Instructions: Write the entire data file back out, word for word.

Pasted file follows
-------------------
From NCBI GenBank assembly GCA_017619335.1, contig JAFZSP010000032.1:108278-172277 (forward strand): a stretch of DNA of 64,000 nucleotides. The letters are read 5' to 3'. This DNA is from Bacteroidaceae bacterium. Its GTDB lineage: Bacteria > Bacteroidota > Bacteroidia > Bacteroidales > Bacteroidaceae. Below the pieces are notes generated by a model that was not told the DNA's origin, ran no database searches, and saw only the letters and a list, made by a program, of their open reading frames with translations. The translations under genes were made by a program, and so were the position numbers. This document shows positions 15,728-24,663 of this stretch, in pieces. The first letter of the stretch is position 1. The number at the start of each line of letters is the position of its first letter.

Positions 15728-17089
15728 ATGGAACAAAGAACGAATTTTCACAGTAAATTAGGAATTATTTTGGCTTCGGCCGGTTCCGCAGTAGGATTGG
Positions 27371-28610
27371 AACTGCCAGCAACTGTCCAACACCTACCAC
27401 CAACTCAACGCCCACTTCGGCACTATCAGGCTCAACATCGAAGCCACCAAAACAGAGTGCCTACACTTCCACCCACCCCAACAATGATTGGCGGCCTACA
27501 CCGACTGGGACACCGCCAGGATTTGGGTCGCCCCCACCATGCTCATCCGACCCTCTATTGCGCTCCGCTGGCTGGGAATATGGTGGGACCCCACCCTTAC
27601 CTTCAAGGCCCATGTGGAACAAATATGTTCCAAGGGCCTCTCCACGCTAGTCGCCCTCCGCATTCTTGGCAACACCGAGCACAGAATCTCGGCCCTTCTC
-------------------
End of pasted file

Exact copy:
From NCBI GenBank assembly GCA_017619335.1, contig JAFZSP010000032.1:108278-172277 (forward strand): a stretch of DNA of 64,000 nucleotides. The letters are read 5' to 3'. This DNA is from Bacteroidaceae bacterium. Its GTDB lineage: Bacteria > Bacteroidota > Bacteroidia > Bacteroidales > Bacteroidaceae. Below the pieces are notes generated by a model that was not told the DNA's origin, ran no database searches, and saw only the letters and a list, made by a program, of their open reading frames with translations. The translations under genes were made by a program, and so were the position numbers. This document shows positions 15,728-24,663 of this stretch, in pieces. The first letter of the stretch is position 1. The number at the start of each line of letters is the position of its first letter.

Positions 15728-17089
15728 ATGGAACAAAGAACGAATTTTCACAGTAAATTAGGAATTATTTTGGCTTCGGCCGGTTCCGCAGTAGGATTGG
Positions 27371-28610
27371 AACTGCCAGCAACTGTCCAACACCTACCAC
27401 CAACTCAACGCCCACTTCGGCACTATCAGGCTCAACATCGAAGCCACCAAAACAGAGTGCCTACACTTCCACCCACCCCAACAATGATTGGCGGCCTACA
27501 CCGACTGGGACACCGCCAGGATTTGGGTCGCCCCCACCATGCTCATCCGACCCTCTATTGCGCTCCGCTGGCTGGGAATATGGTGGGACCCCACCCTTAC
27601 CTTCAAGGCCCATGTGGAACAAATATGTTCCAAGGGCCTCTCCACGCTAGTCGCCCTCCGCATTCTTGGCAACACCGAGCACAGAATCTCGGCCCTTCTC